SPI says Beach is Safe Despite Red Tide

Local News

The out of control bloom of algae also known as red tide is now in South Padre Island.

Many fish have washed up on the beaches.

But is it safe for you?

The phenomenon known as red tide is naturally occurring. This happens when microscopic algae produce a toxin that affects fish. They become paralyzed and unable to breathe.

Test show there is this alga on the northern side of South Padre, near beach access 6.  Experts say there is nothing we can do to stop this red tide.

It happens seasonally sometimes depending on the conditions… It can cause fish kills where dead fish wash up. It can also cause discoloration in the water. That’s where the name comes from, says South Padre Island Shoreline Management Director Patrick Barrineau.

According to Texas Park and Wildlife it’s OK to eat shrimp, fish, and crab that you catch during red tide season. You may want to stay away from shell fish and oysters. Under no circumstances should you eat any fish that winds up dead on the beaches.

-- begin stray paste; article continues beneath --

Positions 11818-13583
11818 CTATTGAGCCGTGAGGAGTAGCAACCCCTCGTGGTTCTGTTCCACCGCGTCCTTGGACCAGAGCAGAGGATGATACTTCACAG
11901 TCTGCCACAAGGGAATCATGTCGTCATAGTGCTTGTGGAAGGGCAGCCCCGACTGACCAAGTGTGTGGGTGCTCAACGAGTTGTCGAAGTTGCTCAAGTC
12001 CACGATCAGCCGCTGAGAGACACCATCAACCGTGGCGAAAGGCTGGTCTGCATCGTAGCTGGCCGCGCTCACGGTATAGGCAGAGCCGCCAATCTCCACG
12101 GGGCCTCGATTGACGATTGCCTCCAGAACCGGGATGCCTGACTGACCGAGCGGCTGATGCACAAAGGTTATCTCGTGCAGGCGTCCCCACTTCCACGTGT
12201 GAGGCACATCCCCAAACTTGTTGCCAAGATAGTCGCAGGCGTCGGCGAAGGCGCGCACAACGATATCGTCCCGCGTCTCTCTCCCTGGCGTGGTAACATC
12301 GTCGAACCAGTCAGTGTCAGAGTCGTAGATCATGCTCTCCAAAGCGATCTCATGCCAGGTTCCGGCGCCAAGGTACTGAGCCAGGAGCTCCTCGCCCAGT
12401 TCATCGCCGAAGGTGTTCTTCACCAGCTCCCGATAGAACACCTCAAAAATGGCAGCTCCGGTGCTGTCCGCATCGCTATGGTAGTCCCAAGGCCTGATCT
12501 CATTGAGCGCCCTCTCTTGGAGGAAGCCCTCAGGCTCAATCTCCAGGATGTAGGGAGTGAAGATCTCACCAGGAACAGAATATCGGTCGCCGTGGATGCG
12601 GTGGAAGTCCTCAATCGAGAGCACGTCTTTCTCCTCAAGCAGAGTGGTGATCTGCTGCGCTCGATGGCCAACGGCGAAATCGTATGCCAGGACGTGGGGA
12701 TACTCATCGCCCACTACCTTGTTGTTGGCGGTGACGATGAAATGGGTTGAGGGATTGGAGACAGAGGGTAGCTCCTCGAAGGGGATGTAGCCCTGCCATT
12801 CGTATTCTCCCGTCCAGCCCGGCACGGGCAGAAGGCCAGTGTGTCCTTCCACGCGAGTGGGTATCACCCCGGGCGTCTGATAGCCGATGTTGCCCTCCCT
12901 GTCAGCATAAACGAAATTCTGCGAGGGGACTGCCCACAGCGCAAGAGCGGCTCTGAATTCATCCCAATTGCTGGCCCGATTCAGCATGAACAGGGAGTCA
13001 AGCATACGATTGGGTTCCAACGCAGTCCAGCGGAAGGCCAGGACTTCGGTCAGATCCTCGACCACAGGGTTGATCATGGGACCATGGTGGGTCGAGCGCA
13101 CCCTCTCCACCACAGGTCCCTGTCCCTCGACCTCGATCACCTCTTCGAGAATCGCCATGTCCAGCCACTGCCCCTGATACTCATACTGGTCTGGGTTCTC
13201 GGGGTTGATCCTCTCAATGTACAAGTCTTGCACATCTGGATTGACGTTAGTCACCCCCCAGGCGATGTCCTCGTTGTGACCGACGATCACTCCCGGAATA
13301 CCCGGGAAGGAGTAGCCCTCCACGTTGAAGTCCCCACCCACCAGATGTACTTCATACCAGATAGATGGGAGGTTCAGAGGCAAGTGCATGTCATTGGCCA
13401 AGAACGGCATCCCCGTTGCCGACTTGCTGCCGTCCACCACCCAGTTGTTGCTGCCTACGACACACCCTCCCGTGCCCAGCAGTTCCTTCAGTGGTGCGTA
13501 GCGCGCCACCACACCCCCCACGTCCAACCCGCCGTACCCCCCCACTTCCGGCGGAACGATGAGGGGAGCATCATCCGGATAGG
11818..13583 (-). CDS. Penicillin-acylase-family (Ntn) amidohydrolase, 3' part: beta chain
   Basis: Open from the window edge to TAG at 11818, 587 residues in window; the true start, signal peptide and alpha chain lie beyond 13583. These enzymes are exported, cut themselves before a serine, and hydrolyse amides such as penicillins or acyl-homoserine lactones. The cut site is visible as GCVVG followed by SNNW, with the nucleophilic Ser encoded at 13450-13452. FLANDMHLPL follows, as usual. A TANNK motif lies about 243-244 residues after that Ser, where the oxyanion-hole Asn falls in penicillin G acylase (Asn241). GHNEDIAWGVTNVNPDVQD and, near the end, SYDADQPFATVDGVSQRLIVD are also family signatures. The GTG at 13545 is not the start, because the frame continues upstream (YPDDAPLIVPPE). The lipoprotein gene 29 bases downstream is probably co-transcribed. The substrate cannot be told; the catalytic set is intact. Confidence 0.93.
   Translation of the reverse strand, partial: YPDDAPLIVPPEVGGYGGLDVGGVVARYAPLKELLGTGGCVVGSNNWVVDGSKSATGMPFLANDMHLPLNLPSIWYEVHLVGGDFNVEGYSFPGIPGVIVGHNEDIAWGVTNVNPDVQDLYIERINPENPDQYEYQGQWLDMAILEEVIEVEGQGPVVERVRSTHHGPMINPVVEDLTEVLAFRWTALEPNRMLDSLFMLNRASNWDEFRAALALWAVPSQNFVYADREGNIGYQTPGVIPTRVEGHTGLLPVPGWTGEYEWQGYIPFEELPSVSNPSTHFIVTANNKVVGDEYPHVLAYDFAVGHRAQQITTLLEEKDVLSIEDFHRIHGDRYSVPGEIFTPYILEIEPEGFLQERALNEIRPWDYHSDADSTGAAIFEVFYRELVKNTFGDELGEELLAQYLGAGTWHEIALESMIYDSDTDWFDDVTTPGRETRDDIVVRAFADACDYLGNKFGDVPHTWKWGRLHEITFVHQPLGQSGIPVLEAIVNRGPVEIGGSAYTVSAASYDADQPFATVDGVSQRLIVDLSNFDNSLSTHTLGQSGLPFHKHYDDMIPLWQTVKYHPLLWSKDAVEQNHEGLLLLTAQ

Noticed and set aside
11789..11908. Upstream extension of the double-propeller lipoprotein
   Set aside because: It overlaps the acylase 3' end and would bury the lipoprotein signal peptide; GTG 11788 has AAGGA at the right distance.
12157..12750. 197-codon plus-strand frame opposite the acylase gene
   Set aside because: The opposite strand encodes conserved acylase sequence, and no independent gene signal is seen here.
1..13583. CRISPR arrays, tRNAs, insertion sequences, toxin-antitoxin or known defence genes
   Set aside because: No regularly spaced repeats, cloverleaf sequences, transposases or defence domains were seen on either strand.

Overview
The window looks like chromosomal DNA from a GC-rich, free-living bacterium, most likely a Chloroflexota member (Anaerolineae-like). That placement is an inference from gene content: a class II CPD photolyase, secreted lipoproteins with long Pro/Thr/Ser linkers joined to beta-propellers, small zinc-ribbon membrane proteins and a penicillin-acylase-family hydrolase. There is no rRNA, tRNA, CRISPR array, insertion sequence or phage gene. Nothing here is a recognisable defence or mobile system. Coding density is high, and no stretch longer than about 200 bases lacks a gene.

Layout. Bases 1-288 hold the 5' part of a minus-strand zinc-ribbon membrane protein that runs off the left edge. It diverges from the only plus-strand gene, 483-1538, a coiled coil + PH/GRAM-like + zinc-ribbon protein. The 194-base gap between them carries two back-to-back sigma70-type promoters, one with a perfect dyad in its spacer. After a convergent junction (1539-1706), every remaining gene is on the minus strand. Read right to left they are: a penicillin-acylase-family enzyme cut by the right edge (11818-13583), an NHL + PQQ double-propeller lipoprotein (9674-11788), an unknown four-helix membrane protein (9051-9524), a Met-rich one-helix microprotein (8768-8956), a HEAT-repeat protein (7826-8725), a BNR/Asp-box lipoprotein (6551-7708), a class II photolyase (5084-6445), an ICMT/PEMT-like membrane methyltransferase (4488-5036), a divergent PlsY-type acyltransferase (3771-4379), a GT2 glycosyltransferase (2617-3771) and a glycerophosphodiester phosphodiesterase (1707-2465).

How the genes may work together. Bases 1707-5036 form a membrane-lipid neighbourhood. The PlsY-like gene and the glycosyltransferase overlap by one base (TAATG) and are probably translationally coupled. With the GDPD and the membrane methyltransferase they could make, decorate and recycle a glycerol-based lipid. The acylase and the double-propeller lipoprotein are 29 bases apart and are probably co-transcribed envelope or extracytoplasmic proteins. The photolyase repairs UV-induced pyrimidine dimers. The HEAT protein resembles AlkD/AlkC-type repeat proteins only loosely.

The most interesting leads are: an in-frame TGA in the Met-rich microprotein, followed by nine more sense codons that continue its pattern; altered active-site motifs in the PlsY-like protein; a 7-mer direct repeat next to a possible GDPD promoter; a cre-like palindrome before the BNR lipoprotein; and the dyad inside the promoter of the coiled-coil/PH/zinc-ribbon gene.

Barrineau says, “If the surf is high, then it will be more irritating for people. Even folks that are normally not bothered by it may be bothered by it. If the surf is down, then it will probably not be as bad for most people.” 

People with asthma, respiratory problems are most likely to suffer from this Red Tide. Those with pets are asked to keep them away if possible.

This year Cameron County implemented a new flag. It is an orange triangle. It warns visitors of environmental hazards.

Cameron County Beach Patrol Chief Michael Johnson says, “It’s really broad. It’s designed for anything like bacteria in the water…. red tide falls into that category.”

Red tide is known to be unpredictable. It can last days, weeks, or months. The beach patrol states they update their advisories daily.

“If the red tide disappears tomorrow the flags will come down,” says Johnson.

The City of South Padre Island states it is safe to go out to the beaches.

Those concerned about this red tide can wear a surgical mask as a filter.

Copyright 2020 Nexstar Broadcasting, Inc. All rights reserved. This material may not be published, broadcast, rewritten, or redistributed.


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